The art of writing beautifully is still in vogue, which is why calligraphy writing enjoys great popularity in many areas. Those who do not want to write themselves can find fonts in a wide variety of styles on the internet. We present some that they may use commercially.
A calligraphy script wants to be not only legible, but first and foremost beautiful. Aesthetics clearly take precedence over pragmatism, regardless of the writing implement used, such as fountain pen, felt-tip pen or nib. But is this still at all in keeping with the times? Very much so, but let’s first look at the beginnings.

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Origin of calligraphy script

The ancient Greek term calligraphy comes from “kallos” (ancient Greek for “beauty”) and means “beautiful writing”. In fact, however, calligraphy does not begin with the Greeks, but even before. We know, for example, from the ancient Egyptians that they used both an everyday script and a “festive script”. The latter was reserved for particularly important scrolls.

During antiquity and the Middle Ages, the need for scribes increased steadily as books became more widespread. After all, all written documents had to be copied by hand. With the invention of printing, the importance of scribes’ offices declined rapidly. The profession of scribe became extinct.

Calligraphy as an art form

Legible writing was very important in business, but true calligraphy only experienced a renaissance towards the end of the 19th century – and as an art form. The works of the British artist and printer William Morris played a decisive role in this.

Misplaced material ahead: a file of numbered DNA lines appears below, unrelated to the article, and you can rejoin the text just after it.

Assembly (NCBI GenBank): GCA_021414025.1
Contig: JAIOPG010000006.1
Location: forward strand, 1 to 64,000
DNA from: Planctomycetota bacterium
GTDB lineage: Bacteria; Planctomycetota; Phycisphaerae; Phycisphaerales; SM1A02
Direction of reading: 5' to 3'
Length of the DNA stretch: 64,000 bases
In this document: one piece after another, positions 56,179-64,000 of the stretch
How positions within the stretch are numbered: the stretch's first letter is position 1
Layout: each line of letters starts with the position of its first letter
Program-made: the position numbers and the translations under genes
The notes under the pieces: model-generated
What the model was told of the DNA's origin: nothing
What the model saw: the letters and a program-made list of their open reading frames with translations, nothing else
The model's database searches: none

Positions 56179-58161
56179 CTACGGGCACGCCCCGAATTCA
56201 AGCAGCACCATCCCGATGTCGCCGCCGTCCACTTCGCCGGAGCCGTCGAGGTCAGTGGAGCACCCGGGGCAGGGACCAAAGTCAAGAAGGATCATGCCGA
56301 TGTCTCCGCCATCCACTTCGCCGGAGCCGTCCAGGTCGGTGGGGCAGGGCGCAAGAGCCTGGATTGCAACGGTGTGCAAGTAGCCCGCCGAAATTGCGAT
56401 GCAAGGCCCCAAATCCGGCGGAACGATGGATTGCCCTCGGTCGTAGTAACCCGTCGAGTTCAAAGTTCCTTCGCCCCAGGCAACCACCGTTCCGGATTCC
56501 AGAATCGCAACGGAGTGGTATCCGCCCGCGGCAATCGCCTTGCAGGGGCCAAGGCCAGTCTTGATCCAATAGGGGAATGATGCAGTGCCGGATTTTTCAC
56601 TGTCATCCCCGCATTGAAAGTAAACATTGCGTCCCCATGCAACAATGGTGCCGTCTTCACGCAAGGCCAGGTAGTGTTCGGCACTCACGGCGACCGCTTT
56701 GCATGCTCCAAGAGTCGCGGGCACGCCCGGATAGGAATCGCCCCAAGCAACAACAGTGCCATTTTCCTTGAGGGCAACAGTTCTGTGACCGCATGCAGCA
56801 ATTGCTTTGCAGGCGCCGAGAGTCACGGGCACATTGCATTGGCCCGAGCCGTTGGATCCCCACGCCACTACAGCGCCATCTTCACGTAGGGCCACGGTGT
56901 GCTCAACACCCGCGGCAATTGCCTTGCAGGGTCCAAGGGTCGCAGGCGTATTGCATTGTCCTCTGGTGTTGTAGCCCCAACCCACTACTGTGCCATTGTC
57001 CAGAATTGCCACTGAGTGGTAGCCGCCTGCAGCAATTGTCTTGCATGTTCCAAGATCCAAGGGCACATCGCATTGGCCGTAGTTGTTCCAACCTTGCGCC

He inspired many other works, including those of Rudolf Koch. The German typographer developed various broken typefaces from 1910 to the 1930s, including, for example, Koch Fraktur and Koch-Kurrent (after his own Hanschrift). A downloadable font similar to this typeface can also be found in our collection Altdeutsche Schrift.

Calligraphy script as a new trend

The quill pen never quite went away. Pupils agonised with it in art education classes and isolated ambitious scribes put beautiful swashes on paper. For some years now, however, there has been a thriving calligraphy scene. There is a great demand for courses, pens, ink and templates – and the trend continues. Aphorisms in calligraphy on the wall are already a classic. Meanwhile, there are also home textiles and carpets with calligraphy elements.